• Alara saving her family from being killed by a man bent on revenge against her father and her father telling her that he's proud of her. And her realizing that her dream of them being a true family has a chance now and deciding to stay at home to be with them.
  • Ed vouching for Alara to her parents and telling them that she has distinguished herself beyond all expectations. They brush it off, but the fact that he tried is still nice.
  • Alara's parting gift to Captain Mercer? A jar of pickles. It commemorates his affectionate way of asking her to use her strength in combat.

"All the World is a Birthday Cake"

  • The entire crew's absolute joy at getting to make a First Contact with a new planet, another big tribute to Seth MacFarlane's love of exploration that he wants to see more of in the genre.
    • Even the music is a wonderful upbeat orchestra to sell how great this moment is.

"A Happy Refrain"

  • In an episode that's nearly one big CMOH from start to finish, Isaac's grand romantic gesture at the very end tops them all. He simulates rainfall on the bridge (soaking the entire crew, whose initial annoyance turns to mild amusement once they realize what's happening) while very aptly having the ship's computer play Singin' in the Rain, all in an effort to win Dr. Finn back. Best of all: it works.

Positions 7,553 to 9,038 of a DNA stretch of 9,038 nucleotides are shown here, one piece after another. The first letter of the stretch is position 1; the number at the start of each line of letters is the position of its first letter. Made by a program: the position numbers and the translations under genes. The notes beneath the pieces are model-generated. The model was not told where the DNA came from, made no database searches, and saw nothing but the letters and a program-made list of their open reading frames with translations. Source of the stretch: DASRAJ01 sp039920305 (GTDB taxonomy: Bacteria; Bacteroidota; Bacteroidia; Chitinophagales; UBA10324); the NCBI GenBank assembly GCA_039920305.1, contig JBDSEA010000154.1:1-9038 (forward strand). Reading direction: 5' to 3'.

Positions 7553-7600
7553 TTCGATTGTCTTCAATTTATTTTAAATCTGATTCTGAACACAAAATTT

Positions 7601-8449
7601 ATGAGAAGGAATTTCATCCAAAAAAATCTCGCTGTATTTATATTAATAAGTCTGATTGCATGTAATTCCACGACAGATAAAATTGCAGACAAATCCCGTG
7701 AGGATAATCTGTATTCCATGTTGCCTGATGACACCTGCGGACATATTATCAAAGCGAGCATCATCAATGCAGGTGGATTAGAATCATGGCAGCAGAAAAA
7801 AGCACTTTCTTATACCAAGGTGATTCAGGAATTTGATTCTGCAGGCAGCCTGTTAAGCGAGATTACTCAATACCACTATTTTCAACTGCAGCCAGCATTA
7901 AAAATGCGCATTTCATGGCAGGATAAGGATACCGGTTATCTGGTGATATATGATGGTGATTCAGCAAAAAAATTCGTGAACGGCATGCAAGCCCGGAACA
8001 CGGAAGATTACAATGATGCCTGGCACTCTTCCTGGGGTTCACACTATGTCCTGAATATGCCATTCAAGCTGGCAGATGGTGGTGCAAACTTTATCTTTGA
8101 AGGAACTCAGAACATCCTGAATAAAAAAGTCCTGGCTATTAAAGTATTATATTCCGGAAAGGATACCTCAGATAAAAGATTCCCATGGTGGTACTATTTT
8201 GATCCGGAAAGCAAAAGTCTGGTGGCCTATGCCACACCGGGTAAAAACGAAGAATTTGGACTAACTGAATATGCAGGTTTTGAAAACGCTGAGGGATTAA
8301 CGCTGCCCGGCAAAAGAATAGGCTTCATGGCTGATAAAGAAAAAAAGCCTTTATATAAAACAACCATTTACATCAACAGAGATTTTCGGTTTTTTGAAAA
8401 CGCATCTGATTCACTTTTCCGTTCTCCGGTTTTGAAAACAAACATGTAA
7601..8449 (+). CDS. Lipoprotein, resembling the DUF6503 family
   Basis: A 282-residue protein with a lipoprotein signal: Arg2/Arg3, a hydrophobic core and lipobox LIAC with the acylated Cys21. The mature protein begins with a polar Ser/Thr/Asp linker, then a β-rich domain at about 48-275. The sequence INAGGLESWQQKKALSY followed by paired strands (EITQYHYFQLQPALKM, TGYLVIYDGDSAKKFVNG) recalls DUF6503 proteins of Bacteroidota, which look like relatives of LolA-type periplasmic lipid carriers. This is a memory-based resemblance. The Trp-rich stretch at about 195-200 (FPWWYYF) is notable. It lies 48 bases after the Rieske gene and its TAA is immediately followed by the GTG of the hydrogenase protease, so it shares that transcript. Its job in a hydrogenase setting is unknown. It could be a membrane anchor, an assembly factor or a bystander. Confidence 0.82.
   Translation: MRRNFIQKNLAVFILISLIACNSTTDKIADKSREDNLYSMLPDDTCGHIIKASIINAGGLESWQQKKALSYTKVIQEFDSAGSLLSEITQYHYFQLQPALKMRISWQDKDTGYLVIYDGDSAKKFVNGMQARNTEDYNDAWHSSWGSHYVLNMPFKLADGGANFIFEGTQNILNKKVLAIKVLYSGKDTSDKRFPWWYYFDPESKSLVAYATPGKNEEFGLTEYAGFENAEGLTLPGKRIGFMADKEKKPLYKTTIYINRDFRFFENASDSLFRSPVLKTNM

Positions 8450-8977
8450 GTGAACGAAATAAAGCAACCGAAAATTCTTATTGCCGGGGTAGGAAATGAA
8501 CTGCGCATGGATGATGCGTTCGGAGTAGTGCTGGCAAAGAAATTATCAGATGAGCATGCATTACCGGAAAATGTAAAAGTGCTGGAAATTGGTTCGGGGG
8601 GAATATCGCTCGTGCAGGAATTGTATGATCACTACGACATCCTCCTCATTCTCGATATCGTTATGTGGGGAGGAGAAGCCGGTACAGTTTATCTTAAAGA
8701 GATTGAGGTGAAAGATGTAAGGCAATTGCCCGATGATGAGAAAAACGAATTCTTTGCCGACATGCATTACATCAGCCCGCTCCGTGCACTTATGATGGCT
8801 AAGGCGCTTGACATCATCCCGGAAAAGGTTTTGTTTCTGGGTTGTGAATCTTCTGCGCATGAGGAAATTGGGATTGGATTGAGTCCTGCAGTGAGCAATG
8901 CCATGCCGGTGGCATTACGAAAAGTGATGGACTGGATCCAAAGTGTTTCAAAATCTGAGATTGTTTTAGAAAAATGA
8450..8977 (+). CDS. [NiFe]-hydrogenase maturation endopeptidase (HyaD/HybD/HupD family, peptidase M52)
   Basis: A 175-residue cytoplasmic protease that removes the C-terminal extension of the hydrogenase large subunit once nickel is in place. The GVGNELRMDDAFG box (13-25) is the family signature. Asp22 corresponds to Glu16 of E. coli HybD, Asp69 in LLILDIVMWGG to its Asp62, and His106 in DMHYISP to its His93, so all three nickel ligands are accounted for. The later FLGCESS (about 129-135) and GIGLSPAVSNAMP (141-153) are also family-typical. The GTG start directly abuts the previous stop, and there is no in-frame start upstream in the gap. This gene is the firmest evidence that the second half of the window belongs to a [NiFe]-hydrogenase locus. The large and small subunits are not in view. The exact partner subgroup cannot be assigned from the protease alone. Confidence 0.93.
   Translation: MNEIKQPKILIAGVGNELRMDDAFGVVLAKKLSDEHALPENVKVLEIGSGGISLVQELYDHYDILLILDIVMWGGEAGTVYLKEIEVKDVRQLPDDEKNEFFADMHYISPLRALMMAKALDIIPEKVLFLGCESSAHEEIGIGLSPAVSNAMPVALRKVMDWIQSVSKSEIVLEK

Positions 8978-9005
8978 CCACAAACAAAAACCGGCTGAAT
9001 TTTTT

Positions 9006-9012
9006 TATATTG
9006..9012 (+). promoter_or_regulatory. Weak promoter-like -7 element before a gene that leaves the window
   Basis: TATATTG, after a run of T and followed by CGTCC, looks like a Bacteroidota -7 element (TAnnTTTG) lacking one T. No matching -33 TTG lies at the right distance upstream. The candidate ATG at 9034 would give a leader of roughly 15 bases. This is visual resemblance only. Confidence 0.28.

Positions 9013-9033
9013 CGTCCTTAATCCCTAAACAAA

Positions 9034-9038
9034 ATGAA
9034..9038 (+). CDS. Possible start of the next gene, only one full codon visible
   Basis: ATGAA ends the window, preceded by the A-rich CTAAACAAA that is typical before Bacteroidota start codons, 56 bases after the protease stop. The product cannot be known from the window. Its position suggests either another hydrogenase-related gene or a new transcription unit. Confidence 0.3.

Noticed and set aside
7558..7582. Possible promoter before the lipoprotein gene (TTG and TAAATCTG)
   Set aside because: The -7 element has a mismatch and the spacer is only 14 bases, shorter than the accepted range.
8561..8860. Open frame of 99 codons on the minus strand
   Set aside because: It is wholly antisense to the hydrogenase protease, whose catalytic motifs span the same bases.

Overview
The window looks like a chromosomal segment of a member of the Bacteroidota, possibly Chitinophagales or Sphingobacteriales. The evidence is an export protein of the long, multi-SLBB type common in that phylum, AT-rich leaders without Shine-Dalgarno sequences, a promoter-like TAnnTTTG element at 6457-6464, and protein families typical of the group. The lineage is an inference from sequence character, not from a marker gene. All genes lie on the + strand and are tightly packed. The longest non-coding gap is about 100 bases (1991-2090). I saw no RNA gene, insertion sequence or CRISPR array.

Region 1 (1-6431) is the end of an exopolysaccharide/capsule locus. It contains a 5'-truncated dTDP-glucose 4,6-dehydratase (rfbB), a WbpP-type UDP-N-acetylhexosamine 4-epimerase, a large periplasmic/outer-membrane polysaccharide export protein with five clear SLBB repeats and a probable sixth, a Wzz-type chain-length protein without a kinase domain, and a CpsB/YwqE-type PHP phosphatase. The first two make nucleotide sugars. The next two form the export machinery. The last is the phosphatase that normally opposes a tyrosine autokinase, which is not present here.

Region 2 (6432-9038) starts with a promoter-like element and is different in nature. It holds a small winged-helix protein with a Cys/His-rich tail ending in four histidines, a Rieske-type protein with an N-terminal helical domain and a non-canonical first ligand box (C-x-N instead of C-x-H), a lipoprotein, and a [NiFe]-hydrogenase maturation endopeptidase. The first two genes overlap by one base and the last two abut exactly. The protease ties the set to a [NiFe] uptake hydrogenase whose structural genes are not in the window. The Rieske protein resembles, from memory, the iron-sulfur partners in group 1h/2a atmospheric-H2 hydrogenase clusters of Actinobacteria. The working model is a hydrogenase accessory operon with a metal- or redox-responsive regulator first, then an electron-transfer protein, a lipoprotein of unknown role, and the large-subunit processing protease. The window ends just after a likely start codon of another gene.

• Isaac realizing that his programming is having difficulty adjusting to Dr. Finn not being part of his life. Ed points out this is effectively the programming equivalent of love.
  • Isaac using the simulator to take human form so that he and Finn can kiss, allowing Mark Jackson to be out of costume, and be amazingly Adorkable on the date.

"Identity, Part 1"

  • The Farewell Party the crew throws for Isaac. It's great that they weren't willing to let him leave without him knowing just how much they appreciate him.
    • A special Shout-Out to Scott Grimes, who showed his bones as The Cast Showoff when he belted out a rendition of Air Supply's 'Goodbye' for Isaac.

"Identity, Part 2"

  • Yaphit safeguarding Claire's son, Ty. It feels completely sincere, and you get the feeling he won't even try to use it later in his ongoing attempts to pursue romance with her.
  • Isaac turns against his people when they order him to kill Ty, and later says he doesn’t even want to be accepted by them again after that. And while Claire is understandably not yet ready to forgive him, she has hope that it can happen one day.